The birth of grime co-incided with the creation of Blessed Love Studios, and we certainly remember first hearing the term in about 2001 (Along with 'sublow' and 'eski-beat') Certainly Wiley's Eski beat and Musical Mobs 'Pulse X' were in heavy rotation in the youth clubs we worked in, but at this stage it was East London were this scene was 'blowing up'.

Below is a key scene from the 'Lord of the Mic's' Mixtape (Which hit the streets in 2004 we think) that typifies the energy and excitement of the scene at the time. (Be warned contains offensive lyrics)

Dubstep 2006-2007


Dubstep is distinguished by its dark mood, sparse rhythms, and emphasis on bass. Dubstep started to spread beyond small local scenes in late 2005 and early 2006 originating in the South London borough of Croydon. Dubstep has continued to be a largely instrumental genre that has put back the producer/DJ back in the front seat and has not widely used MC's. Notable cross over track into the grime scene would be Benga and Coki's track 'Night'.

Below Burial's haunting dubstep track 'Archangel'

'Rhythm N Grime' 2007-8


Basically this is when grime went 'pop'. Early traiblazer Dizzie Rascal demonstrated that Grime artists could make an impact on the pop charts and get daytime airplay on commercial/mainstream radio. Its grime that your grandma might enjoy, but snide comments aside this could be the genre of UK urban music that finally makes an impact in the US who have always been bemused by British music of Black origin. Recent sucsess for Adele, Dizzie and Estelle in the states demonstrate the strength of British music of Black origin.
Key Figures : NDubs, Chipmunk, DJ Ironik


Donaeo parties hard!

Hugely popular right now and is fast becoming the scene former grime artists want to jump onto. Its commercial, funky, does not scare of the ladies and most importantly gets daytime airplay. A big factor in the rise of funky house/bassline is that it is almost impossible to now liscence a grime or hip hop rave due to panic/fear about its association with gang violence.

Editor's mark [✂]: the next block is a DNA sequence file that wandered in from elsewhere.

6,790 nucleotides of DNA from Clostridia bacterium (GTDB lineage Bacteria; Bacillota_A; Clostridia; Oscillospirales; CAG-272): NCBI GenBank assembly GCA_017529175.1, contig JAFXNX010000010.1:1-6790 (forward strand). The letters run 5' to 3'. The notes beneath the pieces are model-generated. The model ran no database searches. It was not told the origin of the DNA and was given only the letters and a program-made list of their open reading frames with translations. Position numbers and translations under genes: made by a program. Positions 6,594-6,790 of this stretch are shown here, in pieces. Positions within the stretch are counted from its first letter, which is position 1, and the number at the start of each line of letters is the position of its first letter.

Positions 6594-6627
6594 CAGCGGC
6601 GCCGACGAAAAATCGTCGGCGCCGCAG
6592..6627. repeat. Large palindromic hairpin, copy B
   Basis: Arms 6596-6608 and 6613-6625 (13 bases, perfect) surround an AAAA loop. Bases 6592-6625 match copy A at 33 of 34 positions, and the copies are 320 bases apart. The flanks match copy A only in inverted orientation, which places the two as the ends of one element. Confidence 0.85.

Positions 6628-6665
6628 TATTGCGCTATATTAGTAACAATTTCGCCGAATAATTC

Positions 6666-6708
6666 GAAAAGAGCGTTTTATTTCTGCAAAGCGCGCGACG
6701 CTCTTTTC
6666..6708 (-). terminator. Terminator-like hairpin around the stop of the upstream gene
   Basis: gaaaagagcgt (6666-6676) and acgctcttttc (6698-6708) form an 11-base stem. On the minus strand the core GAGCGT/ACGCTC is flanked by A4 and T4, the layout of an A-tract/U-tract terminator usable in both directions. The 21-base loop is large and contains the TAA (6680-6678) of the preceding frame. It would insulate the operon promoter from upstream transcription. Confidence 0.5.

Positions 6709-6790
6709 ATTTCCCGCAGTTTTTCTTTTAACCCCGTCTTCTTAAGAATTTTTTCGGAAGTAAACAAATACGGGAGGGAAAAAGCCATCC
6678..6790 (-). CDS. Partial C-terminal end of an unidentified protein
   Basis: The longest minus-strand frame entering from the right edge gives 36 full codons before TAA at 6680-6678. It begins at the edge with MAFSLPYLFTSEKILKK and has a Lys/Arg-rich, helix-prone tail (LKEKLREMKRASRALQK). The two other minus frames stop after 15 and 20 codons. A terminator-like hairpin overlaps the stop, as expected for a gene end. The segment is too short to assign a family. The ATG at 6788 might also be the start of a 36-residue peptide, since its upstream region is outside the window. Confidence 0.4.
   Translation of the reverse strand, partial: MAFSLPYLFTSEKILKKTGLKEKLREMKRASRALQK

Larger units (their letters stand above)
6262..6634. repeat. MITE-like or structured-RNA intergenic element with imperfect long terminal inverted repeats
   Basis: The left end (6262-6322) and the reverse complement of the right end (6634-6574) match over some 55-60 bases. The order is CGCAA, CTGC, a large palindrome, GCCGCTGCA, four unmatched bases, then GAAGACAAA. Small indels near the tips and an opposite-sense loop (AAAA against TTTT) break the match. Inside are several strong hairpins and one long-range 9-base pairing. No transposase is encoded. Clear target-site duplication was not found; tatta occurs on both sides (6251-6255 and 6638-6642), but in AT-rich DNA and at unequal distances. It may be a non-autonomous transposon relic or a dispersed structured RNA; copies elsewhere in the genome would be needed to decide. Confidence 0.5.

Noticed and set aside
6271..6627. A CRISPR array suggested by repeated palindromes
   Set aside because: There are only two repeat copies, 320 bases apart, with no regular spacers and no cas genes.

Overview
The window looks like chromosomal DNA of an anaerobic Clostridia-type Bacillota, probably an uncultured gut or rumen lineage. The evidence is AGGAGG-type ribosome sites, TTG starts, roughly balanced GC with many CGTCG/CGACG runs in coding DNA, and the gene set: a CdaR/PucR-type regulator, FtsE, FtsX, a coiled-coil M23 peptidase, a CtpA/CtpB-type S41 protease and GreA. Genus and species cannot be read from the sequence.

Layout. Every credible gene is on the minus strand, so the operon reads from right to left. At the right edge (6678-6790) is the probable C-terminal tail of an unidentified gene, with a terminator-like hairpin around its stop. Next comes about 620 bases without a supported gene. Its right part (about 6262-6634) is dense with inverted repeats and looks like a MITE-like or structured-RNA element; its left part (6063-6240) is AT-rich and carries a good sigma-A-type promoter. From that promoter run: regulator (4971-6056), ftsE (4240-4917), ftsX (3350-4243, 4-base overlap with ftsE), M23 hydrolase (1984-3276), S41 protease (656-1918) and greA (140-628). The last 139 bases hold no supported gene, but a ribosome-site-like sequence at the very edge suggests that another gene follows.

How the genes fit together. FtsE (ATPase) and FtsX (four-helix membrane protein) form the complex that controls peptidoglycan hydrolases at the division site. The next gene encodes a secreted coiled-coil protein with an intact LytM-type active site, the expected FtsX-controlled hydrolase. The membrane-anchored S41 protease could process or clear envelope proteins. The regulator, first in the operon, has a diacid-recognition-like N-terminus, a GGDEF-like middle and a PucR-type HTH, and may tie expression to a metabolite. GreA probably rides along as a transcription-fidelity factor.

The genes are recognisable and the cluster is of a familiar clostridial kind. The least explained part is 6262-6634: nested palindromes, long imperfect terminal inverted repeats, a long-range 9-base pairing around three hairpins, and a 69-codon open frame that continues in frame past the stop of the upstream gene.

Discussion : The future of grime

With referance to the concerns of the public/media of grimes link to gang crime/black on black killings and the almost impossibility of putting on Grime based music events (see previous posting Grime & Punishment : How the authorities are crimanalising youth culture) is the grime scene dead/dying? Has the rise of funky house/bassline in recent months signalled that 'urban' music fans have moved on from Grime
Is grime going to reach its tenth birthday?

Monday, 30 March 2009

Dusty Old Mixtapes

Whilst clearing out our old studios in Camberwell (more news on our much improved premises coming soon) i found a whole load of old minidisk recordings of our DJ sets (Good format the minidisk, shame it lost out to crappy CDR disks that scratch and skip after three plays!)

First to be uploaded is this vintage Deep House mix from 1997 (remember when Tony Blair was popular?) recorded in Brick Lane E1 (Some may remember the parties at 62 Cheshire Street which this was recorded at)

Funky House is getting popular again so we might be 'diggin in the crates' for our old house sets.

The link to the mix is here : Deep House 1997 Mixed by Tommy2Bob. You can download or stream it in pretty good quality.(Larger format MP3)

Can't remember the exact tunes or order but it includes classics from the Nuphonic label and some early UK garage tracks.

Faze Action : In The Trees

Funky Green Dogs : Reach for me

MJ Cole : Sincre

Soul Ascendants : Tribute

Black Jazz Chronicals : Snooky's Spirit

Ten City : Nothings Changed

Blaze : Moonwalk

Yellow Sox : Flim Flam

Free Chicago Movement : Recognize

Worth a download for the Funky Green Dogs 'Reach 4 Me' played here in its full original mix before i wore out the vinyl by playing it in every set i played!

Sunday, 29 March 2009

Blessed Love Studios in Africa!

Culture in downtown Accra, Ghana's Capital.

Blessed Love Studios in the form of our founder and CEO, Culture, is on a month tour of Ghana.

As well as taking in pilgrimages to sites of cultural and spiritual significance, he has also been working in the Studio in Accra with some of its upcoming talent in the Hip Hop scene that is simply huge across the continent with its blend of Hi-Life (modern African dance music) and western 'urban' styles. Culture promises to bring back some of this talent back to the UK soon, but he has been put under so much demand as a producer and artist that he has already been laying roots in a fabulous and vibrant country.

He's also been busy shooting a film of his travels. From his calls back to base camp it sounds like he has captured some very special footage of his work in both the slums and the studios of the city all against the backdrop of magnificent beauty of the country and terrible history of the slave trade and colonialism. You know where you will see it first...

Tuesday, 24 March 2009


You can download or stream the entire mixtape from the following link from :WATERFRONT MIXTAPE 2008

1. Shotz : Get Doe
2.Shotz & VMan: Tears
3.Sketch : I Got Issues